March 22, 2011

I Don’t Get This

The United States men’s national team is in camp getting ready for a pair of friendlies against Argentina and Paraguay.  With it being one of the FIFA-mandated international windows, the  roster is the closest it’s come since the World Cup last year to being our “A” team (injuries aside, dammit). 

But Bob Bradley is also pressing forward looking for new, young talent.  As a result, the roster includes two guys who, I admit, I’d never heard of until the roster was announced last week: David Yelldell and Timothy Chandler.  Both play in Germany: Yelldell, a goalkeeper, with second-division club MSV Duisburg, and Chandler, a midfielder/defender, with top-level FC Nürnberg.  Both have dual citizenship, meaning they can play for either Germany or the US.

The United States has a long and glorious history of taking players of foreign origin into the team.  Notables who started life as Yanks abroad include Jeff Agoos (born in Switzerland), Hugo Perez (El Salvador), Ernie Stewart (Holland), and Thomas Dooley (Germany).  In most instances, one of their parents was an American serviceman (or, in Goos’s case, a diplomat) and thus became citizens at birth.  Others, like Perez, became Americans the hard way.  Regardless, these guys are as American as a groan-inducing Lee Greenwood song.  Same goes for Yelldell and Chandler.

Which is why I don’t understand this argument over at Daily Soccer Fix at all.  It suggests that, somehow, we’ve outgrown the need for “passport players” or that their place on the roster is somehow an insult to “real” American players: 
And what if you’re name is Eric Lichaj, and you’re an American soccer player who grew up in Chicago, as American as Mickey Mantle. But now you must fight for your place on the team against a fellow who grew up in Frankfurt and wouldn’t know Mickey freakin’ Mantel [sic] from Mickey freakin’ Mouse?
Is this really a problem?  Is there a simmering rage among the native-born players that they’re missing out on some sort of birthright?  It’s close enough to the “they took ur jobbbs!” mentality to make me uncomfortable.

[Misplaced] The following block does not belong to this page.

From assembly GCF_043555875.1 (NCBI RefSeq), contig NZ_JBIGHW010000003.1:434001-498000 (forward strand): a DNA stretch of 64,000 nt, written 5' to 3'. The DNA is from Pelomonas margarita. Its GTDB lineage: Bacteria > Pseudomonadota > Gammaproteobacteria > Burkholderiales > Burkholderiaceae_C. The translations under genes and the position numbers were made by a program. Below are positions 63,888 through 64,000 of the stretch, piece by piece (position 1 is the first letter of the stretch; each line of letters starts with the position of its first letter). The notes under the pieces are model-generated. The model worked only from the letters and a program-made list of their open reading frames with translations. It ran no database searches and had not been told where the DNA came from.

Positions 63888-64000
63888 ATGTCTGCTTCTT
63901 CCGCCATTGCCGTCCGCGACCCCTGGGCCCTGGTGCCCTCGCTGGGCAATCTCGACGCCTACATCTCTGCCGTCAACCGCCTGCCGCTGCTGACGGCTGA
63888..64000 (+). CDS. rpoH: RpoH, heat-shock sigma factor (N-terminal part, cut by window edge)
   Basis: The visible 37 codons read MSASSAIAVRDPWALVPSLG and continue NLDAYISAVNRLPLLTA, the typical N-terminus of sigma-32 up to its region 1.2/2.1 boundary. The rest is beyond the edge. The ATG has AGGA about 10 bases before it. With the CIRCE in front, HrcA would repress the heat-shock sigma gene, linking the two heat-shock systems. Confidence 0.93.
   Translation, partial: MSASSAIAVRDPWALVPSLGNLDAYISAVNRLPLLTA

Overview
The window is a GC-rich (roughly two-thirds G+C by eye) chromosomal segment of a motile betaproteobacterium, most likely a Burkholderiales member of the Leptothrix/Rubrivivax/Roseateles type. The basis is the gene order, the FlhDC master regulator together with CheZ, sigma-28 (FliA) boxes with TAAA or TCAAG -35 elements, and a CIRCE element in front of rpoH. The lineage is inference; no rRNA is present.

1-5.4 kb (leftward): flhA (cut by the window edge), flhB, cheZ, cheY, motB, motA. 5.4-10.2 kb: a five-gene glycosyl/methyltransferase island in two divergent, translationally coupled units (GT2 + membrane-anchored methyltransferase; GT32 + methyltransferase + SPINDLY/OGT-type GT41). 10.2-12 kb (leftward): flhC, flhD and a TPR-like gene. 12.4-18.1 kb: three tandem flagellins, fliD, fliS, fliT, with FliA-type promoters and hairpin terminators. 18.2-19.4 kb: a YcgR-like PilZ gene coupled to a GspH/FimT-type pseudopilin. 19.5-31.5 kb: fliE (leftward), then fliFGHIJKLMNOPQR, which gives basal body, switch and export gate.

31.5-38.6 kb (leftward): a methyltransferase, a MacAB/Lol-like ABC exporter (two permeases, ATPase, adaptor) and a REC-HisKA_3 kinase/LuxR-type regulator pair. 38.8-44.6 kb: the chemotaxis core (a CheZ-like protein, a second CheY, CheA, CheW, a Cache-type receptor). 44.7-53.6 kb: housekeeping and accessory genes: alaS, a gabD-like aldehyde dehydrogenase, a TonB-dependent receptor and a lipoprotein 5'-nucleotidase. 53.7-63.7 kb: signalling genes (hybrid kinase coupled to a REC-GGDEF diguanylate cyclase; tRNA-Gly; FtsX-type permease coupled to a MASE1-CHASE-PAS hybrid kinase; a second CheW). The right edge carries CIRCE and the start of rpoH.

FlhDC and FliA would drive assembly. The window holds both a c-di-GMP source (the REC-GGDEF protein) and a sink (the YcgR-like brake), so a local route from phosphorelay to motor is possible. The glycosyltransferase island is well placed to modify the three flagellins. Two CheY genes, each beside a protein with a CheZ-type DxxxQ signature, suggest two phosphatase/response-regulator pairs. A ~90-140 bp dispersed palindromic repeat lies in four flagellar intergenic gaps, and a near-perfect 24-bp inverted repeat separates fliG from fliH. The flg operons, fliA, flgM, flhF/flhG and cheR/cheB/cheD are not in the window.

It’s also nonsense.  For one thing, as I said above, anybody who’s an American citizen, regardless of how they got that way, can play for the national team.  These new guys are a David Regis kind of case, being hustled through the citizenship process.  They’re already citizens.  They’re as eligible to play as I am! 

For another, it’s not as if other countries aren’t doing the same thing.  Star German striker Miroslav Klose?  Born in Poland.  Same with Lukas Podolski.  Chelsea defender Jose Bonsingwa plays nationally for Portugal, even though he was born in Zaire.  Hell, even the Italians have imported a forward, Giuseppe Rossi, from New Jersey!  Why should we be any different?

And finally, as much as it pains me to say it, we simply not good enough on the international level to turn away talent because they were born abroad.  We’ve produced several impressive home grown players (Donovan, Dempsey, etc.), but we’re not exactly awash in them yet.  Hell, the only country that can really be that selective is Brazil.  And we ain’t Brazil.

The bottom line is that even suggesting that guys like Yelldell and Chandler could be some kind of existential burden to the national team is silly.  Not only is it bad ethics, it’s bad soccer.  So welcome to the squad, gentleman – go kick some ass!

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